3. I think having the time and opportunity to be a homemaker before having kids is a real blessing and gift. Enjoy this time! I dream of when my kids leave home and I can just "putter around the house", volunteer, pursue hobbies, learn new skills, read lots of books, learn a new language, etc. Learning how to garden, and cook and decorate and knit and crochet would be a 1000% easier before you have kids. I also think that learning how to structure your time and be productive even when you don't HAVE to (because you don't have a boss, or a deadline, or an exam to study for, or whatever) is really important and something that many people never really figure out.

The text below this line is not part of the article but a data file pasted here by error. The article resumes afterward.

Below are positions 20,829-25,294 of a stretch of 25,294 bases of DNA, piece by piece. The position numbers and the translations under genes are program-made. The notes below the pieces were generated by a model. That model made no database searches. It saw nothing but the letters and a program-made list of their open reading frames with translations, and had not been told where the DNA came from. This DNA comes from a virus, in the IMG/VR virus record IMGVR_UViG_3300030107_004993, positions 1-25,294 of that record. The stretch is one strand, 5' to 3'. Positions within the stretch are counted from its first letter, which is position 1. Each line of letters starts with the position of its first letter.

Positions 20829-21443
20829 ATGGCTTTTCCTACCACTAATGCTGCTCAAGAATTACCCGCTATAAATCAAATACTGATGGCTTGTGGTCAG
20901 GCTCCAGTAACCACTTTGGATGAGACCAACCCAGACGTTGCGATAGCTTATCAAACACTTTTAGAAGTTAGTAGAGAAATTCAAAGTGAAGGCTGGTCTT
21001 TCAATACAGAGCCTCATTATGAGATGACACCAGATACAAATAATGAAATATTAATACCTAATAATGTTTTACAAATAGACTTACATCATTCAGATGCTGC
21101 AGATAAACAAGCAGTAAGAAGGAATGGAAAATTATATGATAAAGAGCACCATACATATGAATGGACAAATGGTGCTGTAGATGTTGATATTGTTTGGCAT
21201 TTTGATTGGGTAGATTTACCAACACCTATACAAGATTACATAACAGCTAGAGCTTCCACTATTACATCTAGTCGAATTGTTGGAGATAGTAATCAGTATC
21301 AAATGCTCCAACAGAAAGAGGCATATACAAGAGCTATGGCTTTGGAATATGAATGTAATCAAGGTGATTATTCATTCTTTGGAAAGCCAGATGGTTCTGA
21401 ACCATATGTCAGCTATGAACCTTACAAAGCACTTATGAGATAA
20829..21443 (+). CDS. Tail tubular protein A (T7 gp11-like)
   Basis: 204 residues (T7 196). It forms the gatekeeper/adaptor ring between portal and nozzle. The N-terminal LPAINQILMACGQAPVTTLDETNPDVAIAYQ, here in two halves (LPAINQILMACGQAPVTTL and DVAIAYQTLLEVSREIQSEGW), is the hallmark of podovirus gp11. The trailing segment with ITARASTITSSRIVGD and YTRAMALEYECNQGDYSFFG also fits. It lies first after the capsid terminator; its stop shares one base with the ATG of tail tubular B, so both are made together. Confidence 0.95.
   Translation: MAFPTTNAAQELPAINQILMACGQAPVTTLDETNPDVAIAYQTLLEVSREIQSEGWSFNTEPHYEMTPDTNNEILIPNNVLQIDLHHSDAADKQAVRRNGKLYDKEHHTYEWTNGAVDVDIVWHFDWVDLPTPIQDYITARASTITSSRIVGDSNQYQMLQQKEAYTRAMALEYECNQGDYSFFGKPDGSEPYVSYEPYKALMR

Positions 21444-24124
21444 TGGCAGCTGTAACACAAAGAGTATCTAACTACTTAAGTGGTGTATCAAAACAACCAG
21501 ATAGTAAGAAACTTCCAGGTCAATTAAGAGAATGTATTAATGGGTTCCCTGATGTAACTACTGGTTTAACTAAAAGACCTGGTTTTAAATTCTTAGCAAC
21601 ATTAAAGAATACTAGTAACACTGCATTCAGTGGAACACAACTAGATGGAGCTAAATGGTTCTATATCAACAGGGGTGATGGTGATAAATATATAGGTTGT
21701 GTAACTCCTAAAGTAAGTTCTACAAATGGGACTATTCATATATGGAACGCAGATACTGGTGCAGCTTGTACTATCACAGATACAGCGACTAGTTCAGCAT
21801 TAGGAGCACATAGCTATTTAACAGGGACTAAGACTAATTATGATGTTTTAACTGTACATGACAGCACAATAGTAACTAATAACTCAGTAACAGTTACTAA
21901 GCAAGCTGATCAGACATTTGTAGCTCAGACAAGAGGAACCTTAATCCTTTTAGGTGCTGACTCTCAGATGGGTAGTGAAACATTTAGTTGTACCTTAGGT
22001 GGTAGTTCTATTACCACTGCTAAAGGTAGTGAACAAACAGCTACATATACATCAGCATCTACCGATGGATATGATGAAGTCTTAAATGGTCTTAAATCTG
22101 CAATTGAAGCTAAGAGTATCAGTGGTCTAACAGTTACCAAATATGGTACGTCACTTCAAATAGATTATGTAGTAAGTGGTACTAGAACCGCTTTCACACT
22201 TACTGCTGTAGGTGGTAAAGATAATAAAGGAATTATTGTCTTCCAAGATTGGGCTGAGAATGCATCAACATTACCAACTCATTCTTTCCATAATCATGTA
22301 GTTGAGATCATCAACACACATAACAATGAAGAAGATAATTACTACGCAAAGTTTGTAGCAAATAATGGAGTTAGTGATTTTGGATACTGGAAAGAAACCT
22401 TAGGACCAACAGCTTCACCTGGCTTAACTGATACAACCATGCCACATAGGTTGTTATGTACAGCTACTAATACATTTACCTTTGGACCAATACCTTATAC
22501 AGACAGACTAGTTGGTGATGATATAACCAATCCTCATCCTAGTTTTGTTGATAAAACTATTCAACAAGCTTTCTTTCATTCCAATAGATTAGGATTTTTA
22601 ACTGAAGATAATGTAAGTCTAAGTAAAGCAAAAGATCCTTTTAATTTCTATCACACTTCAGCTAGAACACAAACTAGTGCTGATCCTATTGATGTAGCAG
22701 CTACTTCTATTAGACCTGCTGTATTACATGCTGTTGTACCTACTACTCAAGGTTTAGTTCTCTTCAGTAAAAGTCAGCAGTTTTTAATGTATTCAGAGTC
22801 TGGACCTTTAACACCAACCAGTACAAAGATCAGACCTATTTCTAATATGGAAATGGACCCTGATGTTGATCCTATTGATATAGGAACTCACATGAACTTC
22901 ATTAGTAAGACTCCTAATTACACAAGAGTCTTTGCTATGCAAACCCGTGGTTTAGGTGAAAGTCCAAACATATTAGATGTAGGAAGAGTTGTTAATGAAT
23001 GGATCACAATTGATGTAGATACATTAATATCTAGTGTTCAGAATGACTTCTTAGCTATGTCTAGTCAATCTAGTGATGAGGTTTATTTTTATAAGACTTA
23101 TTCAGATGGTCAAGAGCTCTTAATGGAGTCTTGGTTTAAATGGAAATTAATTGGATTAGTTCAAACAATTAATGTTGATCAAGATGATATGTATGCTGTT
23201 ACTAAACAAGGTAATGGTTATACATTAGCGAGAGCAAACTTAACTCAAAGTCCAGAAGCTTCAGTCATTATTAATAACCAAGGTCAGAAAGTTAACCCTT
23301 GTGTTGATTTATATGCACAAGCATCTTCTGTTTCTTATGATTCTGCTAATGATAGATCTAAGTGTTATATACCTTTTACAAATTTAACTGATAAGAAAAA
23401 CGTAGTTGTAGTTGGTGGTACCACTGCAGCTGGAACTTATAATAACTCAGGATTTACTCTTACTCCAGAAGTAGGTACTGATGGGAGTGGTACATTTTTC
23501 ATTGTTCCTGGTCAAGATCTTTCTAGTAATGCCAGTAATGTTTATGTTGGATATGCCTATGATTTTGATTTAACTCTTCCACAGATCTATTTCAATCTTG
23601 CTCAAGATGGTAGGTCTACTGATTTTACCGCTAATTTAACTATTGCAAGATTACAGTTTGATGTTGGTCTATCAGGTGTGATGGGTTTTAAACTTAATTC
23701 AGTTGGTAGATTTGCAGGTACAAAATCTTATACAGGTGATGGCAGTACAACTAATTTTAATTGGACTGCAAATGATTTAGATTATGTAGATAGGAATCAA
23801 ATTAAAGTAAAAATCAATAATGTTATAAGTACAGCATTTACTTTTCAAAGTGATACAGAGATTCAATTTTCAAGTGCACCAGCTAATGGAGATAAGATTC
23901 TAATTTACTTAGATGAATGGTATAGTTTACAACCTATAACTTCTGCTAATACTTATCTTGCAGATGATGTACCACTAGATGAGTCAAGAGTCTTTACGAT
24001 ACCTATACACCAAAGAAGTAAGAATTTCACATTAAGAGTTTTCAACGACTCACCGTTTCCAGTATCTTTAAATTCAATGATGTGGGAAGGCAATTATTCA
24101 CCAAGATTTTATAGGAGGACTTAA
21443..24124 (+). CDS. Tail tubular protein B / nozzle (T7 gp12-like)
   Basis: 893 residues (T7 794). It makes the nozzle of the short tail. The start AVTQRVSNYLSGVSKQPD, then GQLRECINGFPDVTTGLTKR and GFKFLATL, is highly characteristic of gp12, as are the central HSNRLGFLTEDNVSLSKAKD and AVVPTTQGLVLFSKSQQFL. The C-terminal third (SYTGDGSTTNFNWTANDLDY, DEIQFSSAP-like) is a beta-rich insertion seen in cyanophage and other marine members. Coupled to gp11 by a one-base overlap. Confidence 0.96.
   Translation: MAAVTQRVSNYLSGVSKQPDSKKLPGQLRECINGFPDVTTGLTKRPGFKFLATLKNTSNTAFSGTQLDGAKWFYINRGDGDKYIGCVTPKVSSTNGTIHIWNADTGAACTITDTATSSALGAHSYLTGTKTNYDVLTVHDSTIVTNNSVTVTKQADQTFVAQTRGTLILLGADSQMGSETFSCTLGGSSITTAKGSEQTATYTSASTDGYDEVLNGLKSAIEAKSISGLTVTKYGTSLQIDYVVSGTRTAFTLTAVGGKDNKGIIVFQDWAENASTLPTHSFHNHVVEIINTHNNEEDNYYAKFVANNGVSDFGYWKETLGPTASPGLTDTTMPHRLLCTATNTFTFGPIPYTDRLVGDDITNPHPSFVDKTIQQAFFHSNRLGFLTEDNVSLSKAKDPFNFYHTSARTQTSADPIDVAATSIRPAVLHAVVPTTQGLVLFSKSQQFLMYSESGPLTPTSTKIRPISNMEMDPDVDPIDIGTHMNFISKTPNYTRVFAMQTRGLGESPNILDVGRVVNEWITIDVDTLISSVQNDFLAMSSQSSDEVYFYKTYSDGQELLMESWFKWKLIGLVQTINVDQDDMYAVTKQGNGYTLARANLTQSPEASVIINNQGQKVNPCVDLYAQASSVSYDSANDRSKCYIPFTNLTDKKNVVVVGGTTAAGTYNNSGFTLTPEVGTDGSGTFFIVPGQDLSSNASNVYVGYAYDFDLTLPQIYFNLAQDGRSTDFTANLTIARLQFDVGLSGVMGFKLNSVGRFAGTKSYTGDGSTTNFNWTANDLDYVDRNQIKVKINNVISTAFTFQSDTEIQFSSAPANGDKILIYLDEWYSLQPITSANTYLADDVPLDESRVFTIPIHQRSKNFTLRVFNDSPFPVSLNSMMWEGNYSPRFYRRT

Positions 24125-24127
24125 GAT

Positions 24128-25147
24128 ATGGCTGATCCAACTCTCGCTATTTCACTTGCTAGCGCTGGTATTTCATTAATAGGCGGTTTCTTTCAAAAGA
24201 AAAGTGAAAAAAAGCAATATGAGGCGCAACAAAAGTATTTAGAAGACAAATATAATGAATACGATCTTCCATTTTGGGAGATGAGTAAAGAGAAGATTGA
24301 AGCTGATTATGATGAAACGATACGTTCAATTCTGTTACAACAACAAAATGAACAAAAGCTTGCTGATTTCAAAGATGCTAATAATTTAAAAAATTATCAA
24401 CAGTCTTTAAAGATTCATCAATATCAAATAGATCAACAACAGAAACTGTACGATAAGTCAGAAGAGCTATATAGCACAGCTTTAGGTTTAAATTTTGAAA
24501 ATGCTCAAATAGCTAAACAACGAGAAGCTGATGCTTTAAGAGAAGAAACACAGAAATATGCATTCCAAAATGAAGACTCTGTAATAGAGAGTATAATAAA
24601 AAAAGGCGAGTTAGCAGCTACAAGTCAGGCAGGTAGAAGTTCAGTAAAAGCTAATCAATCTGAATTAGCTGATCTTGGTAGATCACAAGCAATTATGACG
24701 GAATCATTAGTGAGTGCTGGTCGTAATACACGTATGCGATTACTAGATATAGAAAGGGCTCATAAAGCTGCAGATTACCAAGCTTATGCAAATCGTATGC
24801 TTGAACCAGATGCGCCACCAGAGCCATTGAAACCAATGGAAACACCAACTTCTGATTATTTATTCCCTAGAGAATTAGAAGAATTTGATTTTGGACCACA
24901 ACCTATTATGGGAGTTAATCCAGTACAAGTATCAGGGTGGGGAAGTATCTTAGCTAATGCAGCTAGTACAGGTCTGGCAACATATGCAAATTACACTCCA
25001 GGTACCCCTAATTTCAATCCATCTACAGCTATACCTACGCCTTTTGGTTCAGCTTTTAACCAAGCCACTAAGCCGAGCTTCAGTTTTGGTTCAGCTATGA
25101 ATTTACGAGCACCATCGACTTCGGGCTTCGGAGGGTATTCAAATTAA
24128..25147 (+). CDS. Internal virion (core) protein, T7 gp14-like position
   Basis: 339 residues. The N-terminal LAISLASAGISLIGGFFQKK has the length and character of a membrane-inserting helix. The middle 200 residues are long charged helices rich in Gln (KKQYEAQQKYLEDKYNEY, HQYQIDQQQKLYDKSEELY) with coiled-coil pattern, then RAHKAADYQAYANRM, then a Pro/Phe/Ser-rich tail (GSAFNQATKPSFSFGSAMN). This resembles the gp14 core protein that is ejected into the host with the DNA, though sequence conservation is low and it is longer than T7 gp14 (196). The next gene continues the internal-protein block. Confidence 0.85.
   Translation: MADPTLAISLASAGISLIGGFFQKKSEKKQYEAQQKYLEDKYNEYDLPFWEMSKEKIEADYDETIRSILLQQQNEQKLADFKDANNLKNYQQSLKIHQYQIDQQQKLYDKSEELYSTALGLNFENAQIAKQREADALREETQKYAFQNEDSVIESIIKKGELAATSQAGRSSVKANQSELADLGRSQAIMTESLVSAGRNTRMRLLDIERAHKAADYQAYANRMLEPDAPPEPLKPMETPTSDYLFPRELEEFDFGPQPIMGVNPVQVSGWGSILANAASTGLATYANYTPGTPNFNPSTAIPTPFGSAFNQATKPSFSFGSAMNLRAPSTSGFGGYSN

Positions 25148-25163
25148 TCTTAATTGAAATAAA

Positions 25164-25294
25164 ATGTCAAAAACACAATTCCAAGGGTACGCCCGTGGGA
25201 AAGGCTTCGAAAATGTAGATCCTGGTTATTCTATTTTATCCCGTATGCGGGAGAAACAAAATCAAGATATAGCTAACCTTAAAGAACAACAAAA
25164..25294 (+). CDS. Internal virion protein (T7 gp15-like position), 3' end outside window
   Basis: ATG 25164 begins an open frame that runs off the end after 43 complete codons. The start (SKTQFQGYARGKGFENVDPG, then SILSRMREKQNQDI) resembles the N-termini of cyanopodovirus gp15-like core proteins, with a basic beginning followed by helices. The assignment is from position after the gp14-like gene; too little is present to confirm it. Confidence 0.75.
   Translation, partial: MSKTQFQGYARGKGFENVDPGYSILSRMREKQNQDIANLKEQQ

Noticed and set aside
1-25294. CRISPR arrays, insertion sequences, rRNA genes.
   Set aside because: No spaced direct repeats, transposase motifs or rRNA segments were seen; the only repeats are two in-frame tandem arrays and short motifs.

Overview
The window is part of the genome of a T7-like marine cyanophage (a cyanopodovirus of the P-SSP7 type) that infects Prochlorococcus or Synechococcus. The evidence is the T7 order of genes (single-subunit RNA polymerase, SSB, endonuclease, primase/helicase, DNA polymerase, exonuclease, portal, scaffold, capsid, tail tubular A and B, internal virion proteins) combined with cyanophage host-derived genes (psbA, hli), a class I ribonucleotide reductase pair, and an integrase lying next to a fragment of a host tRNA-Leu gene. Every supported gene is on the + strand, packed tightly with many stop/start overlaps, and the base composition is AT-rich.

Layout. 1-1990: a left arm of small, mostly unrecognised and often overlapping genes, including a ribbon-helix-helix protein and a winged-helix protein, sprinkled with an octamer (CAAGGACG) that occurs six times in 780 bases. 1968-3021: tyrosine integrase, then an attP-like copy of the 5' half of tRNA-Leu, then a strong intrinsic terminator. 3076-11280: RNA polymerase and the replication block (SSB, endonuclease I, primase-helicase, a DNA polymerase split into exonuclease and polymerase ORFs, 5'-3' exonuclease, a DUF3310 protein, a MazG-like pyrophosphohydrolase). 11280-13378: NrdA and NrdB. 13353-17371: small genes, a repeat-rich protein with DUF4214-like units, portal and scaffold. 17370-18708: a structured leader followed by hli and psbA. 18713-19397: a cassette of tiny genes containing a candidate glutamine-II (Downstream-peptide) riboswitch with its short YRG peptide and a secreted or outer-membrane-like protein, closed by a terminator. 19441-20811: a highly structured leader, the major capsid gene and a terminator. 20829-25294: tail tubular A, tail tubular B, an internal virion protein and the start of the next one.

Sounds like you are making really productive use of your time. That's awesome! I want to learn all those things too, but it's a lot harder with kids (and homeschooling).

  4. The photo of laundry I believe is by a guy with the last name bouggero--Italian. Nelson fine arts has a lot of his prints for sale (my husband used to work for them). Good luck searching!